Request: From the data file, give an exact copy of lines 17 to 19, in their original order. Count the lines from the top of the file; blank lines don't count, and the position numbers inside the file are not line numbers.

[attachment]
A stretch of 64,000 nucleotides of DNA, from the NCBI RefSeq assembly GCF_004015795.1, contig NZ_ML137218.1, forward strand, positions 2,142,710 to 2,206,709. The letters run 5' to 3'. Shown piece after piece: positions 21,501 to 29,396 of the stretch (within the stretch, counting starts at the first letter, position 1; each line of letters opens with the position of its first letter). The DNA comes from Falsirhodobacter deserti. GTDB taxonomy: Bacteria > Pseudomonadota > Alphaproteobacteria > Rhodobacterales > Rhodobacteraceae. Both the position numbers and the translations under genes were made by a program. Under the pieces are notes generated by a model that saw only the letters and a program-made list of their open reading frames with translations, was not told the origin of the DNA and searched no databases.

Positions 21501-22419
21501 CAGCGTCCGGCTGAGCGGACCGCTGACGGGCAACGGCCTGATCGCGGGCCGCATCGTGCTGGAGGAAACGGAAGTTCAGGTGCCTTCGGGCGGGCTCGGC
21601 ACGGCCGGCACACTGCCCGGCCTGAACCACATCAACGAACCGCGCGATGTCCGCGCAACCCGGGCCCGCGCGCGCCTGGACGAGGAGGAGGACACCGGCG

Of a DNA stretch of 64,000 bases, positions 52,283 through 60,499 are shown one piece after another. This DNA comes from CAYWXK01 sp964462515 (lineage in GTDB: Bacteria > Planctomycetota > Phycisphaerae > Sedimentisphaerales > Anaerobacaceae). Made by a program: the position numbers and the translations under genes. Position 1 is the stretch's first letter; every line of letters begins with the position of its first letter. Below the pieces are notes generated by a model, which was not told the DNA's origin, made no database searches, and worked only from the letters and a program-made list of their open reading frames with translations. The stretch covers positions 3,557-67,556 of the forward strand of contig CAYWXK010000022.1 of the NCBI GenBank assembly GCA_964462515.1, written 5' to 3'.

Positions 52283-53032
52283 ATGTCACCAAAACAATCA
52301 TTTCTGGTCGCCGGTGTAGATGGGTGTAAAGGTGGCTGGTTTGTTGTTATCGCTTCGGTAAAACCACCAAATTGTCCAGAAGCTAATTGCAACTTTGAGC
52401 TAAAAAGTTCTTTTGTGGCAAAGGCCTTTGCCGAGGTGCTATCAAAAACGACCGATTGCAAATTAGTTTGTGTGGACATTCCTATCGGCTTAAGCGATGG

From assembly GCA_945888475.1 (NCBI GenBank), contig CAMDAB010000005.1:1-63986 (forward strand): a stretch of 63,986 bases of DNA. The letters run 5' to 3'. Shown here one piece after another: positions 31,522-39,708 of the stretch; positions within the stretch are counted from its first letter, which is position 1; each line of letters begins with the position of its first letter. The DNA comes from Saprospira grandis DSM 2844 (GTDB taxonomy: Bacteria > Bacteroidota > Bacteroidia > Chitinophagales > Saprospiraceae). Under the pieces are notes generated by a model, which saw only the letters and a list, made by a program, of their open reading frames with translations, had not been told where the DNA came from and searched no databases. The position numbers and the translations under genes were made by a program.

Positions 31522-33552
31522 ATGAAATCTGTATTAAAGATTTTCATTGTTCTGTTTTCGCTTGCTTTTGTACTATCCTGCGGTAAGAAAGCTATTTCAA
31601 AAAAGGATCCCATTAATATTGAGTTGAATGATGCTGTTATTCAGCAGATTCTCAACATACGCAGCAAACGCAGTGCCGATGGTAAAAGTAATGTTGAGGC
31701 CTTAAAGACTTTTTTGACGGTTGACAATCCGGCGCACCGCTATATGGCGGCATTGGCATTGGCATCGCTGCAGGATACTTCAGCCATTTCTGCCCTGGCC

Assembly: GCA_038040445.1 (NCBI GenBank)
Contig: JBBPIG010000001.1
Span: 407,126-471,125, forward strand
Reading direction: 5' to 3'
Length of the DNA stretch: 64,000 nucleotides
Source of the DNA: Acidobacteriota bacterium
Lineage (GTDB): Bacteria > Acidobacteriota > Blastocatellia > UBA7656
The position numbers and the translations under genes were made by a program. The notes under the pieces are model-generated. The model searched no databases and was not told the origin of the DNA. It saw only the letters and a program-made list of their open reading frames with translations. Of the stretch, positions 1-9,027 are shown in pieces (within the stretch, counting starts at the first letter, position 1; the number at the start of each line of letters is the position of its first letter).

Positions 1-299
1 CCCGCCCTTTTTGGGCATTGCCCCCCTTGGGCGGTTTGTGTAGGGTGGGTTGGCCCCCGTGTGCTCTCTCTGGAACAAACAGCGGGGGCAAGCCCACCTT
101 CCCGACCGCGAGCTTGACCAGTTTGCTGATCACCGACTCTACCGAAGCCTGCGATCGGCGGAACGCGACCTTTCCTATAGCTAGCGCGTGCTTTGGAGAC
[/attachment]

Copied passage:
Span: 407,126-471,125, forward strand
Reading direction: 5' to 3'
Length of the DNA stretch: 64,000 nucleotides